You have probably seen the new mask guidance issued last month by the Centers for Disease Control and Prevention (CDC), which says people who have been vaccinated no longer need to wear masks in most situations. A day later, Colorado Gov. Jared Polis issued an executive order echoing the CDC guidance, and many cities and counties in the state have relaxed their mask orders.
What do these changes mean for your business? It’s now largely up to you to determine your approach to face masks.
“It’s a challenge for businesses because there are still a lot of questions and a lot of things that are unresolved,” Jon VonderHaar, a safety services consultant at Pinnacol, says. “And when we talk about masks, there are so many emotions running so deep.”
Masks have been polarizing. One survey taken before the new CDC guidance was released found that a fifth of people still planned to wear masks in public even if officials said it was safe to remove them. A different survey last year found that 9% of Americans think masks are dangerous.
To determine your masking policy, you will have to answer questions such as, should your employees and customers be required to wear masks? And will you ask customers for proof of vaccination? Our information can help with your decision-making.
What does the Colorado mask guideline update mean?
The Colorado guidelines mirror the CDC’s suggestion that fully vaccinated people can remove masks anywhere except when required by a law, or by a workplace or healthcare facility. Full vaccination occurs two weeks after the second dose of the Moderna or Pfizer vaccines or two weeks after the single-dose Johnson & Johnson vaccine.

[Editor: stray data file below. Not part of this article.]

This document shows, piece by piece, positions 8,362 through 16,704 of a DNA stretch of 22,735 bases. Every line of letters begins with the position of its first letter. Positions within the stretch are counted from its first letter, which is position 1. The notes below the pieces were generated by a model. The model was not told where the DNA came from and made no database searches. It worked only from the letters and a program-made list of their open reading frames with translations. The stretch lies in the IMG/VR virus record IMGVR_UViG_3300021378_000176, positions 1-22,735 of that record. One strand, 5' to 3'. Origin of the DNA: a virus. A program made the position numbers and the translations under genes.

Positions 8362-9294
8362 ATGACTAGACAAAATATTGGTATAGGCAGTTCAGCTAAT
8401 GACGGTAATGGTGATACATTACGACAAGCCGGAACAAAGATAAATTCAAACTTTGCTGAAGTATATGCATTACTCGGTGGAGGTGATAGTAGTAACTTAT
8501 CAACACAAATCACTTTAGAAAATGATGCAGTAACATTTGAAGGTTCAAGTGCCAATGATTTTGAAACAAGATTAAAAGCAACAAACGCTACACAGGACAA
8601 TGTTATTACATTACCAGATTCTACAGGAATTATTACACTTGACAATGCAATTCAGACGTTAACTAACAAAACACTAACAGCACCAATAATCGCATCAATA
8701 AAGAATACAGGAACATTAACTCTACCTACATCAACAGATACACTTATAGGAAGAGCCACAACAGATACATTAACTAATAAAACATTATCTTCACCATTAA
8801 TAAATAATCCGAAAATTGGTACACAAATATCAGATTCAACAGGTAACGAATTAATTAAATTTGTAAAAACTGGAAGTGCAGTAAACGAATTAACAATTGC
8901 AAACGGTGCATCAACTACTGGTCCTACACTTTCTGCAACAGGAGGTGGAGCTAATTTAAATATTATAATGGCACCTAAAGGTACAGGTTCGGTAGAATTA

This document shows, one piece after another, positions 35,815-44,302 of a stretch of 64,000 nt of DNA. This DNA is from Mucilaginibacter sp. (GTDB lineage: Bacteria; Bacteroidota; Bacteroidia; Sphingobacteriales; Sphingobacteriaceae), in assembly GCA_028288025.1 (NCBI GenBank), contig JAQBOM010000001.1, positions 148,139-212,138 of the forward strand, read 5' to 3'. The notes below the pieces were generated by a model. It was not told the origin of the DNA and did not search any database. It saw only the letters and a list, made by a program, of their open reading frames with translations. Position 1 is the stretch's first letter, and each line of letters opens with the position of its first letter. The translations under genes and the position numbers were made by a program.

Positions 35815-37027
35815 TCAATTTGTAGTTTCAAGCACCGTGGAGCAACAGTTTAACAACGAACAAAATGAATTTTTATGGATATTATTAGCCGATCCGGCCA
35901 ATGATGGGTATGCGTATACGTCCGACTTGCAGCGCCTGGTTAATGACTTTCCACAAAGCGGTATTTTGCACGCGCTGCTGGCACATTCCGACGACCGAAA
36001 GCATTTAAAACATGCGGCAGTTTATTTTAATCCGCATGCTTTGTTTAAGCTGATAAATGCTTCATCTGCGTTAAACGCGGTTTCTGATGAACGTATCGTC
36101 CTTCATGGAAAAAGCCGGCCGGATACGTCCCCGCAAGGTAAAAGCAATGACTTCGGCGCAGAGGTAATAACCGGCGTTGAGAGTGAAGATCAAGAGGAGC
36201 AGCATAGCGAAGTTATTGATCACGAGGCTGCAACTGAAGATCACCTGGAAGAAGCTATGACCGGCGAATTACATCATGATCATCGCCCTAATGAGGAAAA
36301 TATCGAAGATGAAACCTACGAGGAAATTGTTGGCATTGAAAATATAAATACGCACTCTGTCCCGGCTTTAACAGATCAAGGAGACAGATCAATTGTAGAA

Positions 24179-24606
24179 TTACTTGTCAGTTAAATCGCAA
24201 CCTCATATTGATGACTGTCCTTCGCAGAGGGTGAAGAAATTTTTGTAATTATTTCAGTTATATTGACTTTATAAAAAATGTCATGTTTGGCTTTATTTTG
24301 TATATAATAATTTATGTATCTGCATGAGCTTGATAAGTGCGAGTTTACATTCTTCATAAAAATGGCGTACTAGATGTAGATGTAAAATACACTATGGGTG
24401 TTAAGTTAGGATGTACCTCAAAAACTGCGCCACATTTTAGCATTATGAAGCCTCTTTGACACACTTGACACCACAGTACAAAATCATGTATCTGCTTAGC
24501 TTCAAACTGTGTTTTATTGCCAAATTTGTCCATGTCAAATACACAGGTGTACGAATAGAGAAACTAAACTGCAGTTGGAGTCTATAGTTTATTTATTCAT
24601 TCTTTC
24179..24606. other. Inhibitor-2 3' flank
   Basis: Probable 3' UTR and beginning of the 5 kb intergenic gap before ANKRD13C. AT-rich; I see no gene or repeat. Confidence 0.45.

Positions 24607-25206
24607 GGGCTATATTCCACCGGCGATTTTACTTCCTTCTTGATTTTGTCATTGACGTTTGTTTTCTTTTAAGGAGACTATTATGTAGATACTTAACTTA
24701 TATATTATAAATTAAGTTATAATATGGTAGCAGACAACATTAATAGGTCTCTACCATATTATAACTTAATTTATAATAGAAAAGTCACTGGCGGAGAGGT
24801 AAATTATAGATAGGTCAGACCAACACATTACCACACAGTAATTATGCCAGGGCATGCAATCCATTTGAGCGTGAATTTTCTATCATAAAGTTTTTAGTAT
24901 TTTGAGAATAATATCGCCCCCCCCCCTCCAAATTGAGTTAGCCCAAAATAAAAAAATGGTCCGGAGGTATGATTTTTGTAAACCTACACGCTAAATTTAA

People age 11 and older who have not been fully vaccinated are encouraged but not required to wear masks indoors with members of another household.
Denver as well as many other municipalities have lifted distancing requirements and relaxed mask restrictions, but restrictions remain in some counties, such as Manitou Springs, where tourism is high.
Can you still require masks?
Yes. Gov. Polis said businesses could choose their policy, from not requiring masks at all to requiring customers and employees to wear masks to asking people to show proof of vaccination in order to skip the mask.
If a customer can’t show proof of vaccination, you can ask them to cover up. But be prepared to deal with pushback, as this approach may irritate some customers and employees. Surveys show a majority of Americans oppose businesses requiring proof of vaccination for everyday activities such as dining out or staying in a hotel.
Consider including employees in discussions about masking policies. “If your employees have input in shaping a decision, they’re going to be more on board with it, and you’re not trying to sell them on the idea,” VonderHaar says.
Often, it’s up to employees to police masking, which has led to confrontations in Colorado. Your workers may want to avoid the potential conflict that could arise when checking people’s vaccination status.
“Asking about a vaccine is a personal question, and with some people, it will become a more confrontational thing," VonderHaar says. Predicting customer reactions allows you to protect your workers and your business.
Changing your messaging
Whatever your decision, you should adapt your messaging to fit the changing stage of the pandemic. Asking versus telling people can draw a more favorable reaction.
Remove signs that read “Stop! Mask required!” and replace them with messaging that conveys your point more gently, such as “For the protection of our employees, please wear a mask inside our store.”
You may also get a better response if you explain the reasoning behind your decision-making. For instance, you may have customers or workers who remain at risk of contracting the virus.
Uphold other safety measures
If you decide not to ask for proof of vaccination or require masks, maintain other ways to reduce the spread of infection that you may have been using since the pandemic began, such as:
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